By Ed Runyan
Jurors will resume deliberations today on the guilt or innocence of James L. Patterson of Youngstown, charged with involuntary manslaughter, corrupting another with drugs and drug trafficking in the overdose death of Christina Sheesley, 17, of Girard.
The jury of six men and six women deliberated for an hour Wednesday in the Trumbull County Common Pleas courtroom of Judge Ronald Rice.
Patterson is charged with a combination of offenses that hasn’t been indicted in Trumbull or Mahoning counties in recent years: Being a drug dealer whose actions led to the death of a customer.
A similar case was tried in Trumbull County in 1998 in which an inmate at Trumbull Correctional Institute was convicted of involuntary manslaughter and corrupting another with drugs for giving a lethal dose of heroin to a fellow inmate who died. Robert Baksi, now 55, was sentenced to 18 years in prison.
Patterson, 28, of Division Street, didn’t testify or present any witnesses on his behalf. His attorney, James Lanzo, spent considerable time in closing arguments talking about Tyler Stevens, the other man charged in Sheesley’s death.
Lanzo became animated while recounting testimony given by and about Stevens, 20, who pleaded guilty to most of the same offenses Patterson is charged with. Stevens reached a plea agreement calling for five years in prison in exchange for his testimony.
Patterson could be sentenced to 30 years or more if convicted.
According to testimony, Sheesley went to the apartment Stevens shared with his father on Park Avenue in Girard on April 6, 2012, to celebrate her birthday with heroin.
Stevens made a call to Patterson, and Patterson delivered the drug while Sheesley and her best friend, Alexis Hugel, 18, watched.
After Patterson left and Hugel took a 20-minute walk, Stevens “cooked” the heroin and injected it into himself and Sheesley.
When Hugel returned about 9:30 p.m., Sheesley had fallen unconscious. She remained unconscious throughout the night and was found dead about 9 a.m. the next morning after Stevens called police.
During the night, Stevens and Hugel attempted to wake Sheesley but could not.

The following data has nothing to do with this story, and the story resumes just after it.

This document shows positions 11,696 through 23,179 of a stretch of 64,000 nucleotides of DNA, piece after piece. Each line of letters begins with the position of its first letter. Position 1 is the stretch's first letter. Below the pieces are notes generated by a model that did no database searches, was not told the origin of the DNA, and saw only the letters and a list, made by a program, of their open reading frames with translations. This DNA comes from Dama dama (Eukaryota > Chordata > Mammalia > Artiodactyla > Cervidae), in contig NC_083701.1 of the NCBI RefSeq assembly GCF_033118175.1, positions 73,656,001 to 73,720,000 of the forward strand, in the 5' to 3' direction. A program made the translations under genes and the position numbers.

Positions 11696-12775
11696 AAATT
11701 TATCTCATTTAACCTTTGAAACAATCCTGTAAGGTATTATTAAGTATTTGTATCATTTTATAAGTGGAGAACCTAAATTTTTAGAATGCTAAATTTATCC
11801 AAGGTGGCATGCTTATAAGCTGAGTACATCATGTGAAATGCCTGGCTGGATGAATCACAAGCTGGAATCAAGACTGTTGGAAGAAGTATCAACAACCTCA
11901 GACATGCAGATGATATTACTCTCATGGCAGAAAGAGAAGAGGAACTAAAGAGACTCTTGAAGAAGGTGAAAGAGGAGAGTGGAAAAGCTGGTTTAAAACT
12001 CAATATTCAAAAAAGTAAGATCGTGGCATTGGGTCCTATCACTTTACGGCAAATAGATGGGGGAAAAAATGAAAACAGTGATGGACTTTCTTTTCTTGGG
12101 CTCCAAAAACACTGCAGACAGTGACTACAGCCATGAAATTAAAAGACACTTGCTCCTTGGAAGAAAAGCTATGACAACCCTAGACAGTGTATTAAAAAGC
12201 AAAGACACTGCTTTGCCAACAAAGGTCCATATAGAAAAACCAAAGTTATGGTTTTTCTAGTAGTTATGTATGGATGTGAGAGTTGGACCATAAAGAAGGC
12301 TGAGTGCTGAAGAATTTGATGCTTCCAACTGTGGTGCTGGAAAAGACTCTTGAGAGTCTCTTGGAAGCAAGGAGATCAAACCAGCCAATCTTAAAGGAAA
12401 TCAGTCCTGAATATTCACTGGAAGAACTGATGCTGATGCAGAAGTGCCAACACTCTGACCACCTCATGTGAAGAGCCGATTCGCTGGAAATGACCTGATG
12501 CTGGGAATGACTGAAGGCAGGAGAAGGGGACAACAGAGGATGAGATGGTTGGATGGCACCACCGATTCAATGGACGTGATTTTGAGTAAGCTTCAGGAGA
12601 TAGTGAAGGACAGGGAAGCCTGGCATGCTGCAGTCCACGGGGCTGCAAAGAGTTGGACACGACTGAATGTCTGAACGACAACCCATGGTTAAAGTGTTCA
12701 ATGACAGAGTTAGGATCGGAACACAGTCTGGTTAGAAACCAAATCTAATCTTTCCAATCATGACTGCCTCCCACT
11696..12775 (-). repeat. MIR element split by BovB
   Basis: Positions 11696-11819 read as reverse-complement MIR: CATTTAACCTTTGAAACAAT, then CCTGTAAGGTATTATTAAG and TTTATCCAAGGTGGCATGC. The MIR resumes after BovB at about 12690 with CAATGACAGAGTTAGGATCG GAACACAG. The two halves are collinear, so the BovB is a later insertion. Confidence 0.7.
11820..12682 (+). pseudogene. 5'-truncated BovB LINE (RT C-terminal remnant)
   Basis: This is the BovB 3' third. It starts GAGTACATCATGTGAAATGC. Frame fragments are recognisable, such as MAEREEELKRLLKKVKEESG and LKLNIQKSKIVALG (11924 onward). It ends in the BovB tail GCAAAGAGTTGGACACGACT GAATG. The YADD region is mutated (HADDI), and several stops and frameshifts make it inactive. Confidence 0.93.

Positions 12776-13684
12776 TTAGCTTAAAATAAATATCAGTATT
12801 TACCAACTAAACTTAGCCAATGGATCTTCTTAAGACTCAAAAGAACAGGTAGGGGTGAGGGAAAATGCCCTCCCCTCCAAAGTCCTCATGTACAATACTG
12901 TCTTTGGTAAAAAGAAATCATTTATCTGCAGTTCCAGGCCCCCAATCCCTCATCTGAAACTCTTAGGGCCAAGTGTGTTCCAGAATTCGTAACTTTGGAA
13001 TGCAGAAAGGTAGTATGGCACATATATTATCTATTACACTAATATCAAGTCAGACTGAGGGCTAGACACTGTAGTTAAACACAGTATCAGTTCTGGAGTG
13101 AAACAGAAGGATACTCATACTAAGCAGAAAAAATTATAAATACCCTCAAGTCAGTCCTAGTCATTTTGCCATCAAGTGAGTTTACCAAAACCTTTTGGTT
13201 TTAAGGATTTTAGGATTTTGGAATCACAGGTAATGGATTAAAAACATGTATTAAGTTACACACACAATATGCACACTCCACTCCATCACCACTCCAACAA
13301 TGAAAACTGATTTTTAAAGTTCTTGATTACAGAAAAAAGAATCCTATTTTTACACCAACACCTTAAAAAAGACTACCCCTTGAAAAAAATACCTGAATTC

Lanzo told the jury that testimony demonstrated Stevens was the most responsible for Sheesley’s death, but Stevens “cares only about [himself] because he knows he’s in deep,” and blamed everyone else.
“Tyler will lie to anyone, even himself,” Lanzo said.
Lanzo tried poking holes in the testimony of Girard police, who set up a controlled drug buy and arrested Patterson in Girard on May 24, 2011, with a large amount of heroin and some cocaine in the car.
The attorney argued that the drugs in the car might have belonged to the other two people in the car. He also argued that Sheesley’s death, which involved a diagnosis of heroin overdose and pneumonia, might have resulted from Stevens throwing water on her face to wake her up.
Assistant prosecutor Chuck Morrow called Lanzo’s comments “red herrings,” saying the law allows for more than one person to be convicted in an involuntary manslaughter death, but Patterson’s role “put the ball in motion,” and only Patterson is on trial.
Baksi was a trustee at TCI in 1997, meaning he had special privileges, when he slid a needle containing heroin under the cell door of inmate Daniel Williams.
It was a strong dose, and it killed Williams, causing a coroner to rule his death homicide. The Warren-based Ohio 11th District Court of Appeals upheld Baksi’s conviction.
Dr. Humphrey Germaniuk, Trumbull County coroner, said the concentration of heroin in Sheesley’s blood and urine was on the low end of the lethal range.
Lanzo said Wednesday he’s familiar with Mahoning County Common Pleas Court and doesn’t believe a defendant has been indicted there in many years on charges that drug-dealing led to an involuntary manslaughter.